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The Ottawa Senators announced on Monday they hired former television analyst Pierre McGuire as senior vice president of player development.

Winslow Townson/The Associated Press

Pierre McGuire’s knowledge of where seemingly everyone in the NHL played peewee, junior or college hockey will now go to use in a setting far more private than national television.

The long-time NBC Sports analyst returned to his team front office roots Monday, joining the Ottawa Senators as senior vice president of player development.

The Senators hope he will be able to take more than a decade stationed between NHL benches and turn it into information that ends their playoff drought and makes them a contender again.

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“With his TV experience, you go in there and you’re unbiased all the teams and he comes in here and he’s unbiased,” general manager Pierre Dorion said on a video call with reporters. “Him coming in here with his unbiased views, I think, is going to be really helpful for us making proper decisions, and he’ll be someone that obviously has a lot of input in a lot of the decisions that we’re going to make moving forward.”

McGuire was one of the faces of NBC Sports’ hockey coverage since 2006, often serving as the between-the-benches analyst. Before that, he worked for TSN in Canada and did colour commentary for Montreal Canadiens radio broadcasts.

The 59-year-old will try to make the transition back to management as smoothly as possible, using his experience away to offer a different perspective.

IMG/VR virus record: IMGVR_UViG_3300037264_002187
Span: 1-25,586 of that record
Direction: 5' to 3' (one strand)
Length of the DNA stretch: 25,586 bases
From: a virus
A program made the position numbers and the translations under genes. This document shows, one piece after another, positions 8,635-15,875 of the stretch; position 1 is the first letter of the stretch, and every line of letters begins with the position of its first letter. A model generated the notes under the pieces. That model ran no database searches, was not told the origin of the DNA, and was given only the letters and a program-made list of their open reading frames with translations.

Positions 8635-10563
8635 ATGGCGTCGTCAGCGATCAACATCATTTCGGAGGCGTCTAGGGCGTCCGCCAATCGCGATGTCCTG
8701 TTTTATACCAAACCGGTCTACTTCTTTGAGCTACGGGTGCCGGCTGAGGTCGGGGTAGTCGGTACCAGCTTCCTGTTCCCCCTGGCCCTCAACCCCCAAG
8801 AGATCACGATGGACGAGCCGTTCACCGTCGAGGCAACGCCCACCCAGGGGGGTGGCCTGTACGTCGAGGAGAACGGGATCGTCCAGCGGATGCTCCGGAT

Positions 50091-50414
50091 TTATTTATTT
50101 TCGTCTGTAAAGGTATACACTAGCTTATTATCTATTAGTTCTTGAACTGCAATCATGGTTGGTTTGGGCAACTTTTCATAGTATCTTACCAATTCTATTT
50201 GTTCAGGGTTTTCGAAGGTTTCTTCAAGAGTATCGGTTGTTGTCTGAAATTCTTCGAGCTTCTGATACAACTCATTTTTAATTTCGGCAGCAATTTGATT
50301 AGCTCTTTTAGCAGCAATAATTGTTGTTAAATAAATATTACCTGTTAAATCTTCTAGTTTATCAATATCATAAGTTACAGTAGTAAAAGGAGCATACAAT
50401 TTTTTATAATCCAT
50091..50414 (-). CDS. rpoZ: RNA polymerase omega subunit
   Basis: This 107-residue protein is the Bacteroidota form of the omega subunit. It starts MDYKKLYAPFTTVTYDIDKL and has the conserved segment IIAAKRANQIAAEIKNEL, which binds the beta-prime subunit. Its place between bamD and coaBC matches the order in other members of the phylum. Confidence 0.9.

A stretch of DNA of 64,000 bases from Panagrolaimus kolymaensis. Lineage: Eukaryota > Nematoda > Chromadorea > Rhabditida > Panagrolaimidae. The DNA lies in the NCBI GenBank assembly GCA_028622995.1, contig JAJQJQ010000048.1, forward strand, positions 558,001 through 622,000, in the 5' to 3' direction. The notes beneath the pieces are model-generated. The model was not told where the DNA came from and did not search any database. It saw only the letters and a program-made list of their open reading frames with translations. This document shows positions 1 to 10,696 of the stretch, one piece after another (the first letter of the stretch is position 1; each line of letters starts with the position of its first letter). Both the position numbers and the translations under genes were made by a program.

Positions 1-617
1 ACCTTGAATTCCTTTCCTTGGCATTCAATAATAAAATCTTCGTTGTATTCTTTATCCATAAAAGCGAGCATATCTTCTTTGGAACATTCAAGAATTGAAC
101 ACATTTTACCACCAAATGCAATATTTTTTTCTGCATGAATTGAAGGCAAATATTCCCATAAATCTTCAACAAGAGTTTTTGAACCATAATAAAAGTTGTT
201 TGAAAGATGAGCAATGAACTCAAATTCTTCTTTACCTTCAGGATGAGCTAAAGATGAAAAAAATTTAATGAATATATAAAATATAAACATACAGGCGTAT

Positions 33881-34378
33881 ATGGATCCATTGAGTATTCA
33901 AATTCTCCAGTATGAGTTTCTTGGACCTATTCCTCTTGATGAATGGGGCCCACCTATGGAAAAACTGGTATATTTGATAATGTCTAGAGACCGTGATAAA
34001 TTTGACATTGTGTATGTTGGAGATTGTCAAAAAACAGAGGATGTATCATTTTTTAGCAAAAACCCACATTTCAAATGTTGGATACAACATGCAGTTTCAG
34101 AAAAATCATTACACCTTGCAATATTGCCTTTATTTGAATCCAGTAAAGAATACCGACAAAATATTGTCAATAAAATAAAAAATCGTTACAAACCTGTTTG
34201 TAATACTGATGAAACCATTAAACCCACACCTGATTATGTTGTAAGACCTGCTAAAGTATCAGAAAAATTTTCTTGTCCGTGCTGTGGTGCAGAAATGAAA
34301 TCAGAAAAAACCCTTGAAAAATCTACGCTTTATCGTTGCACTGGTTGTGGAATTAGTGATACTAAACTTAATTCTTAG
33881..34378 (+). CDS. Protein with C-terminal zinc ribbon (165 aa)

“When you do the TV job that I had the privilege of doing for over 20 years, you get to see a lot behind the scenes of what works with each organization in the league and what doesn’t work, what players are trending up, what players are trending down,” McGuire said. “I’ve been around it so long and when you work inside the glass or between the benches, however you want to describe it, you’re in the game.”

McGuire’s experience is similar to when John Davidson left TV to take over as president of hockey operations for the St. Louis Blues in 2006 or even Brian Burke returning from a brief broadcasting stint to run the Pittsburgh Penguins’ hockey operations department this year. He doesn’t think there will be a big adjustment period, and advice from Davidson, now back with Columbus, and Burke should help.

But McGuire also has his own experience to lean on. He was a Senators pro scout between 1994-96 before going into radio and TV. He won the Stanley Cup twice as a Pittsburgh scout and assistant in the early 1990s and went on to be assistant general manager and coach of the Hartford Whalers.

“His experience will be instrumental as we continue to build an elite team,” owner Eugene Melynk said in a statement. “Pierre’s knowledge of the game and its players is highly regarded, and I am confident that he will positively assist our team as it progresses to the next level.”

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Dorion called it a “no-brainer” to bring in someone with McGuire’s knowledge and experience. But Dorion is also in the final year of his contract, McGuire said he has turned down other NHL job offers over the past decade and the question was posed if the current GM is worried if his replacement was just hired.

“Not at all,” Dorion said. “I think and I hope to be here for the long term, and I hope that Pierre McGuire is a part of my team for the long term.”

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